Each year, we ask our readers to send in their nominations for TC’s Most Influential Tamils List. We’ve narrowed down the nominations to 5 individuals who exemplify personal success, community involvement and act as an inspiration to others. This week we’re featuring Vinitha Gengatharan, Director of International Relations for the University of Toronto and a tremendous champion for community engagement and philanthropy.
Vinitha Gengatharan is the Director, International Relations for the University of Toronto, recently ranked as the top university in Canada and 20th in the world. Her role is integral to advancing the University’s international profile by building partnerships with institutions, governments and industry in the Asia Pacific Region and the Middle East.
Vinitha is also the Chairperson for the Board of Directors at Agincourt Community Services Association, a multi-service agency which she has been actively involved with over the last 5 years, and a member of Charity Ball For Hope, an event-based fundraising team.
Vinitha’s passion for engagement in, and giving back to, her communities locally and abroad began at a young age. She’d always sought out roles that allowed her to make contribution, and when she moved to Canada and found herself at an elementary school full of immigrants from around the world, her global perspective began to take shape.
With the help of a teacher who started a peer mentorship program, Vinitha and her classmates were encouraged to aspire to goals beyond their circumstances and to value community engagement. At 13 she started volunteering with Flemingdon neighbourhood services and was exposed to the idea of the role of community services and social services agencies. She loved the ways in which they helped people and continued to seek out similar experiences.
In her final year of high school, she became involved in the student commission, a leadership conference and national initiative for Canada 125. This exposed Vinitha to student leaders from around the country and the Governor General at the time, Jeanne Sauvé. The lessons she learned about the importance of civic engagement made an unforgettable impression.
At the University of Toronto Scarborough (UTSC) Vinitha studied International Development Studies and Sociology, thinking she’d find herself eventually working in a NGO in the developing world.
Over time she decided that there was much more to be done in Canada and that she could not condone transposing herself somewhere else, only to impose western standards and ways of doing things onto a community.
“You can’t go in and out of a community without being disruptive. What happens after you’ve left? The capacity for the work to continue will not have been built.”
An active member of the student council—eventually becoming one of the very few female presidents—Vinitha helped pass motions that would transform UTSC. What’s more, her engagement in student life had ignited her growing passion for working in higher education.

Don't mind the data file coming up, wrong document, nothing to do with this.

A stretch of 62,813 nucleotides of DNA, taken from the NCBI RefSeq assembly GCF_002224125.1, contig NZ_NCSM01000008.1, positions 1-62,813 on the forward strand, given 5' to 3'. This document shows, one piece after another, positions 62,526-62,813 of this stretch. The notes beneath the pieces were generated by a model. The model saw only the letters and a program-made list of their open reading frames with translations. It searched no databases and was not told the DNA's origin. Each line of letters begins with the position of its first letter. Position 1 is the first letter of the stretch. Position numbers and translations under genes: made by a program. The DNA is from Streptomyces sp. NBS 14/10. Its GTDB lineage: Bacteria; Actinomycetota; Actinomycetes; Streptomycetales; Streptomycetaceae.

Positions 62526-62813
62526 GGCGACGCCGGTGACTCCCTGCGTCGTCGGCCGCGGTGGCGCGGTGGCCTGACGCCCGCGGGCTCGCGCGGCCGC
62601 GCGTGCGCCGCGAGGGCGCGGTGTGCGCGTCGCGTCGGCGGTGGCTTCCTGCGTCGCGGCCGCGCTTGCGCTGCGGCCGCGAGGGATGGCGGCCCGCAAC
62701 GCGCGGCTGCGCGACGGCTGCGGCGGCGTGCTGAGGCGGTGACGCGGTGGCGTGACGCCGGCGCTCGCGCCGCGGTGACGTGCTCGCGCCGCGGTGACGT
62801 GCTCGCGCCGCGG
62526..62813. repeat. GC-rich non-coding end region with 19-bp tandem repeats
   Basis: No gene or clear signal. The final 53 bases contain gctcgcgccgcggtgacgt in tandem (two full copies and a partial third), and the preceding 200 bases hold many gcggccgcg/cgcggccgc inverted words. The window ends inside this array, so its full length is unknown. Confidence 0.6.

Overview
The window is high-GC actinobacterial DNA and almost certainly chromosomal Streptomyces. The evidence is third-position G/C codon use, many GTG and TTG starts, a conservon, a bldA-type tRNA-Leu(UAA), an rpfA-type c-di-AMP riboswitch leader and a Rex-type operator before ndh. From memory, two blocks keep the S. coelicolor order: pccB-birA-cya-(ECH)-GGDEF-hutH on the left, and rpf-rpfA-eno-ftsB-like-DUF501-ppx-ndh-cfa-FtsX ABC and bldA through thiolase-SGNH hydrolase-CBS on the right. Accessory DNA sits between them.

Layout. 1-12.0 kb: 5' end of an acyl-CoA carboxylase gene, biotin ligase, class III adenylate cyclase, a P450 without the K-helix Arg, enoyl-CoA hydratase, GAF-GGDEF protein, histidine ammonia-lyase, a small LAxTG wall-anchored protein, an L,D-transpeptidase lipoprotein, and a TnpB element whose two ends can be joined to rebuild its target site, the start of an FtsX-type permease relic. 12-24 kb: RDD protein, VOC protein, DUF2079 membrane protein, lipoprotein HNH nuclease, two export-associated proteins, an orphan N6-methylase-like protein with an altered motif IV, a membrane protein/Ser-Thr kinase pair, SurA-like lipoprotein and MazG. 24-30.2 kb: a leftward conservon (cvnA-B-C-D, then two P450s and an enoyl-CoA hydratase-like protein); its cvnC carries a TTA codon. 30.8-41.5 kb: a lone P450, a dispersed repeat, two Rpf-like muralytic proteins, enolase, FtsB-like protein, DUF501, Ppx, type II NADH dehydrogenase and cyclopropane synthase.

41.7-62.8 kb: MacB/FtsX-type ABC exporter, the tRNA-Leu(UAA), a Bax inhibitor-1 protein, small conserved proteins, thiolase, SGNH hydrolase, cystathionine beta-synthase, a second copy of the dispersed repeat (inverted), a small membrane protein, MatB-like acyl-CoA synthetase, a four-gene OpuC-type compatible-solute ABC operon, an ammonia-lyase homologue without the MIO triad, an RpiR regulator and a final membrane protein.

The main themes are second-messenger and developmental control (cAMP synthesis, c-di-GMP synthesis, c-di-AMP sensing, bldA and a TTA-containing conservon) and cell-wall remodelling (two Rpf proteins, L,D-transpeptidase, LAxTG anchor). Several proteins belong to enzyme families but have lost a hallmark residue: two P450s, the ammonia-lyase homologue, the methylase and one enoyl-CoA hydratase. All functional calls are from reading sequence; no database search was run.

Following stints at Transamerica and the Heart and Stroke Foundation, her next move would be back to the post secondary environment, in Student Affairs at UTSC. She built the portfolio of the Department of Student Life and created programming that would go on to have a tremendous impact on students. Everything from orientation and transition programs to student groups, international student services and community engagement were influenced by her leadership and vision. Recognized for her successful track record, Vinitha worked closely with campus leadership, from the CAO to the Dean of Student Affairs to the Principal.
After seven years in Student Affairs, when she felt that she had built something she could be proud of, Vinitha felt the tug of wanting to further develop her global perspective, in a role where she could have a larger impact.
“If you want to grow in your career, say yes to every opportunity and seek opportunities beyond where you are. It’s important to put yourself in uncomfortable situations and navigate through uncertain places.”
Though her new position would mean that she’d become a small fish in a big pond and that hardly anyone knew of or cared about her track record, a whole new world had opened up to her. From developing a campus to helping to grow the entire university, the initiatives she worked on and their reach and exposure expanded greatly.
“My focus had become how I was helping Canada advance its competitiveness, and how we could not only achieve our mandate but go beyond what we set out to do.”
As for what the future holds in store for Vinitha, she would love to one day be the Executive Director for a not-for-profit organization. Until then she continues to strive to raise awareness about the importance of sustainable philanthropy through her many roles.
“The people you are helping need to know you’ll be there in the long run. Think about the impact you can make, and whether it is on one or five projects, do it well.”
Here are some of the other TC’s Most Influential Tamils of 2014:
Feature image courtesy of South Asian Dialogue on Rogers TV.